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The Story of why Streaming has killed the CD

So a little over three years ago I got the keys to my first house, picture then scene…. There was so much mould I think the growing black organisms had formed a workers union and were demanding better facilities and the once beige walls now resembled baby sick. I had very little furniture let alone a CD player or turntable but I did have my iPad with enough data to last till the new internet provider kicked in. So I bought some heavy duty one coat cover all paint and rollers, stuck Spotify on the Ipad and got stuck in. Music has always been an integral part of my life both on a personal and professional level, it was probably the first time since I was 15 that I didn’t own a CD player and in all honestly I didn’t miss it one bit.

My new home was filled with music, I painted and papered walls to the sounds of The Vaccines, I put together flat pack furniture as The Beatles sang about Penny Lane and Eleanor Rigby and I put away new Ikea plates to Harry Belafonte and Ella Fitzgerald. My once treasured CDs that I always kept in strict alphabetical and release date order were placed in their neatly packed box at the bottom of the spare room cupboard and remained there for the next two years until I handed about 90% of them to a charity shop.

I listen to Spotify on my phone through massive headphones whenever I have to brave public transport as I love music and don’t like the public, I also have it on constantly while out running to both pace me and break up the boredom on a ten-mile run. I have the iPad on in the kitchen and tend to cook to The Virginmarys and Blinders and have You Tube on my fancy pants smart TV that even has its own YouTube button. I still buy vinyl, which is reserved for limited-edition releases of my favourite artists and are stacked neatly on a bookcase but never played, but apart from the odd purchase of friends’ CDs at a gig I have not bought a CD since.



So for the history buff out there, here’s the basic back story, the compact disc format goes right back to 1982, it was co-developed by Philips and Sony and quickly became the handy, go-to music format, as it was smaller and more durable and portable than vinyl albums. The iconic piece of tech the Sony Discman hit the shelves in the year 2000 and was considered the ultimate in cool for music lovers on the go. The popularity of CDs continued to grow and reached 30 billion discs worldwide sales by 2004, jumping into 200 billion by 2007. Shuffle forward to 2019 and CDs we have a very different story or sales figures.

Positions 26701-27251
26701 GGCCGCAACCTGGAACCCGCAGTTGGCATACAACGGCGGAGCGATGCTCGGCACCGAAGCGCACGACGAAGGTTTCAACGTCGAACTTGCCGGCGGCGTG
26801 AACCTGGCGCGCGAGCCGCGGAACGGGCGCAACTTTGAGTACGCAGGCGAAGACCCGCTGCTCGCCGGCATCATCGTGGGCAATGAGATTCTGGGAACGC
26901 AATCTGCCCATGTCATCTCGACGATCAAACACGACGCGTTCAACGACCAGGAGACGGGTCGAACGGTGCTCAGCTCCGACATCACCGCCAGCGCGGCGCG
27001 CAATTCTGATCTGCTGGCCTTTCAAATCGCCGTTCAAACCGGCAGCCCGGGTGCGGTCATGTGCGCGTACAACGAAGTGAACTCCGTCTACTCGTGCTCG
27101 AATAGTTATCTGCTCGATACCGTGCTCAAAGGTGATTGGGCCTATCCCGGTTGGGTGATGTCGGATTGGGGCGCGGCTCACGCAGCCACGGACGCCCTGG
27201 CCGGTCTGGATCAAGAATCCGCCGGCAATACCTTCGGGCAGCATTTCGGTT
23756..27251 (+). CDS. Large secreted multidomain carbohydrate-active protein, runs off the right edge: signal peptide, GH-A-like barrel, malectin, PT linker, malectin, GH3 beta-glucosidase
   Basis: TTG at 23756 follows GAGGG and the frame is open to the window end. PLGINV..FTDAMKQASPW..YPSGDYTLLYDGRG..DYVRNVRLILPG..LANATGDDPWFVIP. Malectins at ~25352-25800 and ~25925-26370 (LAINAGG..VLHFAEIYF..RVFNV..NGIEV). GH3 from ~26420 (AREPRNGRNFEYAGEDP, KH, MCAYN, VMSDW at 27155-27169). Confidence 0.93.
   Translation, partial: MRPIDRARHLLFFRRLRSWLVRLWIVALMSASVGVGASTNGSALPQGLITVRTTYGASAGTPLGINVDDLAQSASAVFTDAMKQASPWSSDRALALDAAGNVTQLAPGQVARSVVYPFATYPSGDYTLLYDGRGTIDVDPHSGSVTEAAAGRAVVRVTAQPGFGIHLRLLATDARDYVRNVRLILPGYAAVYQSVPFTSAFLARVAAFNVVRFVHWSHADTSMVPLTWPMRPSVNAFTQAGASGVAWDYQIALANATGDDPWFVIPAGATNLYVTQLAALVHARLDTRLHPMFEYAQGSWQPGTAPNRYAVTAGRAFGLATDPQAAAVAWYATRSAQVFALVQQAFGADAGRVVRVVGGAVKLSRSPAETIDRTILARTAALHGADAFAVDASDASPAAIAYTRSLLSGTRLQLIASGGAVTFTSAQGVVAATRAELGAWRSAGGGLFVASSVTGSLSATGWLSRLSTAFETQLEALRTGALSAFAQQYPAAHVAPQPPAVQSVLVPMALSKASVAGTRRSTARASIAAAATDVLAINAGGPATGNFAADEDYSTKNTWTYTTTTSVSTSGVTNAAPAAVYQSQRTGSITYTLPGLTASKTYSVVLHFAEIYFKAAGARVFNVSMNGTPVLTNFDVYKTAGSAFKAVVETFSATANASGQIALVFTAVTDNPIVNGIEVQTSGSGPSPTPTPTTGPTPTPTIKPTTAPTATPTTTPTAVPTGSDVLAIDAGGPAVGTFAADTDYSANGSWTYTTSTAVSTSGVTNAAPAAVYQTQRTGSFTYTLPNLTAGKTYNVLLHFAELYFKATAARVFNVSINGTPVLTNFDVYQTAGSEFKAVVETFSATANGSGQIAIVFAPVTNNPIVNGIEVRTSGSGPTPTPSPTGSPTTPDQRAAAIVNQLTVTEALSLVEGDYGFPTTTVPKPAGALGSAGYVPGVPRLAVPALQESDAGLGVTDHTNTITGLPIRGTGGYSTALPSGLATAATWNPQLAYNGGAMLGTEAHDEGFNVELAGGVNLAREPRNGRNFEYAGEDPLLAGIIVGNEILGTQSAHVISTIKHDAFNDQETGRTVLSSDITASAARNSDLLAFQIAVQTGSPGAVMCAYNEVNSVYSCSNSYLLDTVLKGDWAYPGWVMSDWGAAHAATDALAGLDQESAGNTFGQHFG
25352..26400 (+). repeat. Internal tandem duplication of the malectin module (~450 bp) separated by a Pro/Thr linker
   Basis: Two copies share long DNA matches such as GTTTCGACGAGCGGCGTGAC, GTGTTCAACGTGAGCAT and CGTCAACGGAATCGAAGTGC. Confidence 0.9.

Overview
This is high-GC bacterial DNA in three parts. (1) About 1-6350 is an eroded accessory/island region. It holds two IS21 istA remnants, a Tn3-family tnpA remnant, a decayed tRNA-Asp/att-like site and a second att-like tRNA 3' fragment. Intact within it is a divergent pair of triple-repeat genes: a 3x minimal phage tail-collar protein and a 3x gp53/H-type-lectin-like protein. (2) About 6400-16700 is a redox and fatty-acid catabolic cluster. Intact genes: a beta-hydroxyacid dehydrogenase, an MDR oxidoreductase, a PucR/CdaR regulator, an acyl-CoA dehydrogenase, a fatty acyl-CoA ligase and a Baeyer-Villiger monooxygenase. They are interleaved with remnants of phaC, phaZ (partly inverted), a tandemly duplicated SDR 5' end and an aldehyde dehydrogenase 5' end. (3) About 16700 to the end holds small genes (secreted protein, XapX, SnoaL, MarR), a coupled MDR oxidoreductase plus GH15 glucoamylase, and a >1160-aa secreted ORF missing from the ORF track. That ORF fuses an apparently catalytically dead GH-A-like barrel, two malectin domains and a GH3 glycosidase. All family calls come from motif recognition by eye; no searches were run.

For the radio show I present I still regularly get sent music but now bands facebook message me YouTube, Spotify and Soundcloud links. I get constant notifications that I’m being tagged in new videos, which for the record gets kinda annoying, I like to fill my wall with Star Wars memes and Instagram pics of my cat behaving like a weirdo and my awful attempts at Gordan Ramsey cook book recipes. In my student music press days CDs were regularly posted to me and handed to me on nights out, even when I wasn’t at gigs and was mid curry on a disastrous date and I have to admit the lacks of CDs in my life is much easier. I still don’t own a CD player as I just never got round to buying one and I appreciate the ease with which I can now consume music digitally and never ending choice I now have at my disposal for free. What can I say clearly I’m cheap. I also do radio plugging for bands and labels and only ever send EPKs with links, MP3s or Wavs. I do not own CDs by the majority or artists I work with as very few independent bands release singles physically.

But artists are not benefiting from the surge in streaming. The stats on what Spotify and other services pay musicians is horrendous. Of the most popular UK streaming sites Apple Music boasts the highest with a stingy $0.00735 per stream, Spotify is next at $0.00437, then Amazon $0.00402 and Youtube  is bring up the diabolical rear at $0.00069. An artist would need almost 8000 stream a month to early minimum wage, so you might want to think about which music service you use if you are more ethically inclined and want to support artists more. Also you can buy the gig tickets and the merch if you want to support and financially help your favourite bands be able to carry on making music.

Also as we turn our back on full albums in favour of Spotify playlists are we missing out on a vital part of the story the artist is trying to tell us? Before the invasion of the digital age the sequencing of tracks on an album an was art in itself as an album had a story, it had a beginning and ending, it had planned changes of pace and mood. It would seem music consumers agreed they were missing out as while digital down loads account for over half of all sales, vinyl sales continue to rise again while CD sales dropped by 12% thanks to the mid-thirties crowd wanting to revisit their lost youth and bearded Hipsters believing vinyl had a more authentic sound led to 4.1m vinyl albums being purchased in the UK.

Or maybe I’m just an out of date touch cynic who deep down believes romance died when your school playground crush stopped making you mix tape from tracks recorded from the radio and handed you a mix CD instead, which then evolved into the zero effort link to a Spotify playlist which will never remotely make me swoon. So enjoy your CD collections folks as me thinks unlike beards and food served on anything but a plate, they won’t be around for much longer.